Holy Rule for Oct. 16
Prayers, please, for the eternal rest of Julien Kenord, 27, a Caritas worker killed in Haiti, and for his family and all who mourn him and for his assailant(s).
Continued prayers for Ricky's job search, please.
Oscar and his Mom and brothers. His Mom has a large tumour blocking the colon, with substantial metastases and inflammation in the liver. Finally she underwent an urgent colostomy and after a month she started chemotherapy. The three sons have a 95% chance of this disease, because four of their maternal relatives have suffered from it, prayers for all.
Lord, help us all as You know and will. God's will is best. All is mercy and
grace. God is never absent, praise Him! Thanks so much. JL
February 15, June 16, October 16
Chapter 13: How the Morning Office Is to Be Said on Weekdays
On weekdays the Morning Office shall be celebrated as follows. Let
Psalm 66 be said without an antiphon and somewhat slowly, as on
Sunday, in order that all may be in time for Psalm 50, which is to
be said with an antiphon. After that let two other Psalms be said
according to custom, namely: on Monday Psalms 5 and 35, on Tuesday
Psalms 42 and 56, on Wednesday Psalms 63 and 64, on Thursday Psalms
87 and 89, on Friday Psalms 75 and 91, and on Saturday Psalm 142
and the canticle from Deuteronomy, which is to be divided into two
sections each terminated by a "Glory be to the Father." But on the
other days let there be a canticle from the Prophets, each on its
own day as chanted by the Roman Church. Next follow the Psalms of
praise, then a lesson of the Apostle to be recited from memory, the
responsory, the Ambrosian hymn, the verse, the canticle from the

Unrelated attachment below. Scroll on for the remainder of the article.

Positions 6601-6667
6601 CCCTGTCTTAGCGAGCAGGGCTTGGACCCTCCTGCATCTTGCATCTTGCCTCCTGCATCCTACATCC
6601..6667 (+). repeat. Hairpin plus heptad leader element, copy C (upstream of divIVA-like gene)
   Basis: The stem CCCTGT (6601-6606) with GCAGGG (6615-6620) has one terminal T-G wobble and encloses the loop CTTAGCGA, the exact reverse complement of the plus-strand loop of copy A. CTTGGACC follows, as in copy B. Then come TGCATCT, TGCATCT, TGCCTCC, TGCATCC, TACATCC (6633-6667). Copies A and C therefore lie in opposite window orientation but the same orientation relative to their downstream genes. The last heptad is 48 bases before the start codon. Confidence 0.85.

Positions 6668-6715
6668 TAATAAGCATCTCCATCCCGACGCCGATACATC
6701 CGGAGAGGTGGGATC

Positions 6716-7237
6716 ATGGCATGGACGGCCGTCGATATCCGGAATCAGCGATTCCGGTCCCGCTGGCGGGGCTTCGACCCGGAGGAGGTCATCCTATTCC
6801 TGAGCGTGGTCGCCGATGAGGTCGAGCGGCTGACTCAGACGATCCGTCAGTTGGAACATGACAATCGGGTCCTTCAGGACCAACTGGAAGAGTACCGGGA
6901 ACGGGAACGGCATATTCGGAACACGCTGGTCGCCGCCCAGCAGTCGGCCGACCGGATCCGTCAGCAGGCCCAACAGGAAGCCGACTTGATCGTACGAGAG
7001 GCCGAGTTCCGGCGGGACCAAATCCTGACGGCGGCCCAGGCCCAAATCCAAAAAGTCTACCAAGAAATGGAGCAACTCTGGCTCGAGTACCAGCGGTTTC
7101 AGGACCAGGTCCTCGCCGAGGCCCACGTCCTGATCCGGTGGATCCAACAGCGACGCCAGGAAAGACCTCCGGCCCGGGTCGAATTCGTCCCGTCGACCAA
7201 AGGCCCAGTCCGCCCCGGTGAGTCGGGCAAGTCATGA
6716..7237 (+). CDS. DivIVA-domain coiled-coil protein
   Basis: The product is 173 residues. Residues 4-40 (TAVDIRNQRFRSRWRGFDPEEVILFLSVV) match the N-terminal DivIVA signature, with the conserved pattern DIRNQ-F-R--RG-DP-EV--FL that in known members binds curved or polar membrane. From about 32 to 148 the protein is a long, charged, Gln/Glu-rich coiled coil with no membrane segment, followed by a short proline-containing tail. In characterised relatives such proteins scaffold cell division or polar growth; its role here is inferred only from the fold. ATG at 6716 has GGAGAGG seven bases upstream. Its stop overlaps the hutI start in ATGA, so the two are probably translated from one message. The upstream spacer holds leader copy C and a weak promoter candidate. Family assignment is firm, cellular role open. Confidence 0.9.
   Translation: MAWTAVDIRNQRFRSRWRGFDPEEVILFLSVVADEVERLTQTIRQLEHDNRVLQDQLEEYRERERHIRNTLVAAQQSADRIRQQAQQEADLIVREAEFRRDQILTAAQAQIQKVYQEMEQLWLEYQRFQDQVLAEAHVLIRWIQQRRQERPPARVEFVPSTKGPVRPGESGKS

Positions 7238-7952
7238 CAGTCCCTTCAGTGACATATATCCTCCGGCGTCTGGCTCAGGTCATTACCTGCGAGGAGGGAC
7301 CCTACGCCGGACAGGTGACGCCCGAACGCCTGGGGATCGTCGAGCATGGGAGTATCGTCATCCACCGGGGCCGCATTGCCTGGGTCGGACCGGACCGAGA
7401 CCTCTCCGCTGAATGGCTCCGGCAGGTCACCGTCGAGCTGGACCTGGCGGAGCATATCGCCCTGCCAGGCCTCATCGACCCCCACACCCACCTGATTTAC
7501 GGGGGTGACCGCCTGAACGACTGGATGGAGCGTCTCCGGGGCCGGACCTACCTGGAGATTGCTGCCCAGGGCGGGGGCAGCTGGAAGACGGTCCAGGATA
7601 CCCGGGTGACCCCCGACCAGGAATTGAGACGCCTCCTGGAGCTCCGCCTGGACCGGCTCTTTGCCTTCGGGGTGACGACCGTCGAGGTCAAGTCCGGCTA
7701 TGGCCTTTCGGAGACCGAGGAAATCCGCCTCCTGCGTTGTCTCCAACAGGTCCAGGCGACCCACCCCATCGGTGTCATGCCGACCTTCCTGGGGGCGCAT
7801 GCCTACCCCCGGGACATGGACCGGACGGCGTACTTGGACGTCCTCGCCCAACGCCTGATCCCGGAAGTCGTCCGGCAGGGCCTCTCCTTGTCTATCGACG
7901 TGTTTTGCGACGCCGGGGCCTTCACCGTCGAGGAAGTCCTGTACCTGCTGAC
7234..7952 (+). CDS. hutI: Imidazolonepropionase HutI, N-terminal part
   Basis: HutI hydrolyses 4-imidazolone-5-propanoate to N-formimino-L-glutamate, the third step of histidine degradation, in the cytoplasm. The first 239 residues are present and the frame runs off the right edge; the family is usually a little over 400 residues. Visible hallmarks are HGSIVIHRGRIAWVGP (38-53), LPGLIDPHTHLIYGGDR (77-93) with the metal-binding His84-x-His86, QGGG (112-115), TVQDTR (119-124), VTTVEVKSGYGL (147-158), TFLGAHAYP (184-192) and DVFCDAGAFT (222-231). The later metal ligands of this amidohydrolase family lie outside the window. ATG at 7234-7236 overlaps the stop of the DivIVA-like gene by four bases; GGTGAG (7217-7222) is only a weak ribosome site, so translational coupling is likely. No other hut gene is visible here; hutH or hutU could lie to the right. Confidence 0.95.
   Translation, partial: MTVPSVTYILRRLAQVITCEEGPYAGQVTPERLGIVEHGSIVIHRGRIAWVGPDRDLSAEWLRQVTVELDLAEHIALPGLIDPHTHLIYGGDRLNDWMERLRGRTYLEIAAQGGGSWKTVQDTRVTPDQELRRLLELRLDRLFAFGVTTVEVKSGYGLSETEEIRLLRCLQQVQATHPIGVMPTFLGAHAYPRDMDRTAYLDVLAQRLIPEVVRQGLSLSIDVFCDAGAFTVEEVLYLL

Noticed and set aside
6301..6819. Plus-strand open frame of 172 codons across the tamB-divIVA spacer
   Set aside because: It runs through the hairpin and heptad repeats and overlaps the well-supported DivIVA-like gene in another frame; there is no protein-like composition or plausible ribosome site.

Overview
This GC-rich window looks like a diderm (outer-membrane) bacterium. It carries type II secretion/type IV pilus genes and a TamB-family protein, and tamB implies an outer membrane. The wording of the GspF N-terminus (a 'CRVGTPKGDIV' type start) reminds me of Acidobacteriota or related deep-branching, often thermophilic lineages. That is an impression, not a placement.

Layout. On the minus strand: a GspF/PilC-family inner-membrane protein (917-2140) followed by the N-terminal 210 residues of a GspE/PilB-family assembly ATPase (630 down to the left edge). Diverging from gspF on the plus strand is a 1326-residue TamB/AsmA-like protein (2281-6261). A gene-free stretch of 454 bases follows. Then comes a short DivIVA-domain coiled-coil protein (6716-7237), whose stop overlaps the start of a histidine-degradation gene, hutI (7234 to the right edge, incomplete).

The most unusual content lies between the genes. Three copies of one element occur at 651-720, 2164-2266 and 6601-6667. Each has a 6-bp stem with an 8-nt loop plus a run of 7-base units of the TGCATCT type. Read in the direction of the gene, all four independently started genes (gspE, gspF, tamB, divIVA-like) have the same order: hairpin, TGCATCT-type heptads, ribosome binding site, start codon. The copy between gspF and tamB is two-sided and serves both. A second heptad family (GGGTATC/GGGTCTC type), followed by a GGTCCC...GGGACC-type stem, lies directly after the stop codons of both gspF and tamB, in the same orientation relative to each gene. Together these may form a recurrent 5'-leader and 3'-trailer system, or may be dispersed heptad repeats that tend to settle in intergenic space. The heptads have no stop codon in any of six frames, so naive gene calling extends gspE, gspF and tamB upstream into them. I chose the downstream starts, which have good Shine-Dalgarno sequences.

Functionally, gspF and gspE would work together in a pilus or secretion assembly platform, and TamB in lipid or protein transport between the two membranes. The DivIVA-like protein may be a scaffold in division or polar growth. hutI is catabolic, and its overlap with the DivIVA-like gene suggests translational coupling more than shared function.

Gospel book, the litany, and so the end.
Many, many Oblates wish they could say more of the Office than they
do. Unfortunately, many, MANY things complicate that for them, not
least of which is that virtually every house is doing something
different, often using several books that are neither easily
portable nor readily available. The upshot is that many monastics,
Oblates and professed, are forced to use the Roman Liturgy of the
Hours when traveling or not in choir.
Well, that undoubtedly connects one with the prayer of the whole
Church, but it is not our own monastic Office. Oblates who know the
hunger of this imperfect state of affairs may find at least a
partial remedy in today's chapter. Psalms 66 and 50 are to be said
daily. Granted, many houses with various Psalm arrangements no
longer do so, or perhaps say
one, but not both. However, by memorizing one or both of these
Psalms (and 66 is VERY short and repetitious, to boot, easily
memorized,) one can add them to the Roman morning prayer and thereby
make it at least a tad more Benedictine!
The tragedy of our Benedictine Office these days is that all of us
have lost the ability to be exactly connected in prayer with the
rest of the Order. That was not a shabby thing. There was great
comfort in knowing that every Benedictine in the world was doing
and saying the same things on the same days. We are no longer
literally on the same page.
Take comfort, slim though it may be, in this: using one or both of
these Psalms daily will at least connect you to all the
Benedictines BEFORE 1964, and even a good many after!! And there is
a great, vast multitude of saints in that number. Denied connection
in our own day, we may safely rejoice in what little we can glean with the
holy monastics of the past who do, after all, represent the bulk of
our 1,500 years of history!
Love and prayers,
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******Somehow I skipped Nov. 28 and ran the 30th yesterday, so here's the
reading for the 28th to catch up.
March 29, July 29, November 28
Chapter 48: On the Daily Manual Labor
From the Calends of October until the beginning of Lent,
let them apply themselves to reading
up to the end of the second hour.
At the second hour let Terce be said,
and then let all labor at the work assigned them until None.
At the first signal for the Hour of None
let everyone break off from her work,